This Day In History: North American Surface Ships Reach North Pole For The First Time
This day in history, August 22, 1994, The Coast Guard icebreaker Polar Sea and the CCCS Louis S. Ste Laurent became the first North American surface vessel to reach the North Pole.
An HH-65A from Aviation Training Center Mobile, detached to the Polar Sea, became the first U.S., as well as Coast Guard helicopter to reach the pole as well.
These vessels have to break through hundreds of miles of ice shelf with forward propelling gear. They vessels allow for open-water icebreaking and have reinforced hulls, special icebreaking bows, and a system that allows rapid shifting of ballast to increase the effectiveness of their icebreaking.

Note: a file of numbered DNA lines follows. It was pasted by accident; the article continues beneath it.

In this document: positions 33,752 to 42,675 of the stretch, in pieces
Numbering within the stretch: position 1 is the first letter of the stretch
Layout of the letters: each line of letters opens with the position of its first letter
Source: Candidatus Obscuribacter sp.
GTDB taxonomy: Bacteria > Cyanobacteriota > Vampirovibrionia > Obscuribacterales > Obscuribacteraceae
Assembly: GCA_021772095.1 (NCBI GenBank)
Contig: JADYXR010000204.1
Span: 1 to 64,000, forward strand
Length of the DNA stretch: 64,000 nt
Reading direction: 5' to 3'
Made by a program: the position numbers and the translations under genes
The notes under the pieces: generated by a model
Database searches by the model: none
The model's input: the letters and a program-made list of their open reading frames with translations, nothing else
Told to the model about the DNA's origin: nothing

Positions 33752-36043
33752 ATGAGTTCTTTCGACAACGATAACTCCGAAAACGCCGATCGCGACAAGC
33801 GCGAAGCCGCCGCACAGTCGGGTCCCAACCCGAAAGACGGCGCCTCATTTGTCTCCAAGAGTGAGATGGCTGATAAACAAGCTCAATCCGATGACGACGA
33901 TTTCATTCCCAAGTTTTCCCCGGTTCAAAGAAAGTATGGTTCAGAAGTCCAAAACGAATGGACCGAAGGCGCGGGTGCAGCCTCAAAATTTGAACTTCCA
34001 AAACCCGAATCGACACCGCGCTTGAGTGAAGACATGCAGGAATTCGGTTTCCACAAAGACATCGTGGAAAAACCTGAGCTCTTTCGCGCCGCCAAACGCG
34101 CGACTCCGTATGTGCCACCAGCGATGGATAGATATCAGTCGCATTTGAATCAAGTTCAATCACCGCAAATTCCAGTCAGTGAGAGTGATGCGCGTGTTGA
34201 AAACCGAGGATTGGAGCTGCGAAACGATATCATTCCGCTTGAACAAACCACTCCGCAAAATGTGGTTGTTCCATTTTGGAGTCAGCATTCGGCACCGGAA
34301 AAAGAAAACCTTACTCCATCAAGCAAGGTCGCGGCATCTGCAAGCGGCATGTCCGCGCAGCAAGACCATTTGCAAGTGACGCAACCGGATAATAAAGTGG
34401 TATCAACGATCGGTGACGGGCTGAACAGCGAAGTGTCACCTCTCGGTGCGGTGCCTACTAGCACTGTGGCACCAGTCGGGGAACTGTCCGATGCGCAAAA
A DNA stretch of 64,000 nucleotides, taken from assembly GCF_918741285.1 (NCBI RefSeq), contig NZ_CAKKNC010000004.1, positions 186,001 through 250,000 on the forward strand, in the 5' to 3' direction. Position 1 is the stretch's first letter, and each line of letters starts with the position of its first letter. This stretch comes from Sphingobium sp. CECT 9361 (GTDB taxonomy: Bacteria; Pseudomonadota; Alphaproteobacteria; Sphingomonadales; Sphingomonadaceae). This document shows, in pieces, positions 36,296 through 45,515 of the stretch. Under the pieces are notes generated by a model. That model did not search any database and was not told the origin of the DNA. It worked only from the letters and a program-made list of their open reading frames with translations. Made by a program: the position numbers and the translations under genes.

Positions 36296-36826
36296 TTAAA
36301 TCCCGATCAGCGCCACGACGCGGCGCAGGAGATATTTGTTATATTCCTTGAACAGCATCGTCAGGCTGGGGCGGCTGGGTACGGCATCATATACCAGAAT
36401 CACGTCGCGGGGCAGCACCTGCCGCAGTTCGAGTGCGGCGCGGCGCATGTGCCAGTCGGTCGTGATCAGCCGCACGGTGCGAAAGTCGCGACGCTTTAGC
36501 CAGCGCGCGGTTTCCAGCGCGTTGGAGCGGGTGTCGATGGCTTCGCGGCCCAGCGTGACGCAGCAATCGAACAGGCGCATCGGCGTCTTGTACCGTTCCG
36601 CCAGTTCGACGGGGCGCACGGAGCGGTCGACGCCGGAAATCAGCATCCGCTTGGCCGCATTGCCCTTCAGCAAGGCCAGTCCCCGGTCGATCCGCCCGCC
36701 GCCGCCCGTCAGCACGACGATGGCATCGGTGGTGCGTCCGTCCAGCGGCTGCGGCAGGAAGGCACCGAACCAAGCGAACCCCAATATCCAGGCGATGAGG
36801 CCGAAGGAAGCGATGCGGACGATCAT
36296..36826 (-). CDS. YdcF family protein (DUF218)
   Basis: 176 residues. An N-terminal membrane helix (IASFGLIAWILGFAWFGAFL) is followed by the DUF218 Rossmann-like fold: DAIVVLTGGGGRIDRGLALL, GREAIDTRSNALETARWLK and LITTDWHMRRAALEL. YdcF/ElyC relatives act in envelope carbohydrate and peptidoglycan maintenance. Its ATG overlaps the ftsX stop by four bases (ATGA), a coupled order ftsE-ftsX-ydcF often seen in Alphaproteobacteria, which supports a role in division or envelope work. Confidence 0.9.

The U.S. Coast Guard “service’s history of ice operations reveals a broad spectrum of tasks – ranging from the support of pure science to the eminently practical job of life saving on frozen waters. Furthermore, the nature of each of these functions is such that none can be considered ‘optional’: all are vital – whether it be in the arena of national defense, maritime safety, international trade, or the global economy,” the U.S. Coast Guard military history reads.
If it weren’t for these icebreakers it would have been very difficult to reach parts of Alaska, considering a portion of it is inside the Arctic Circle.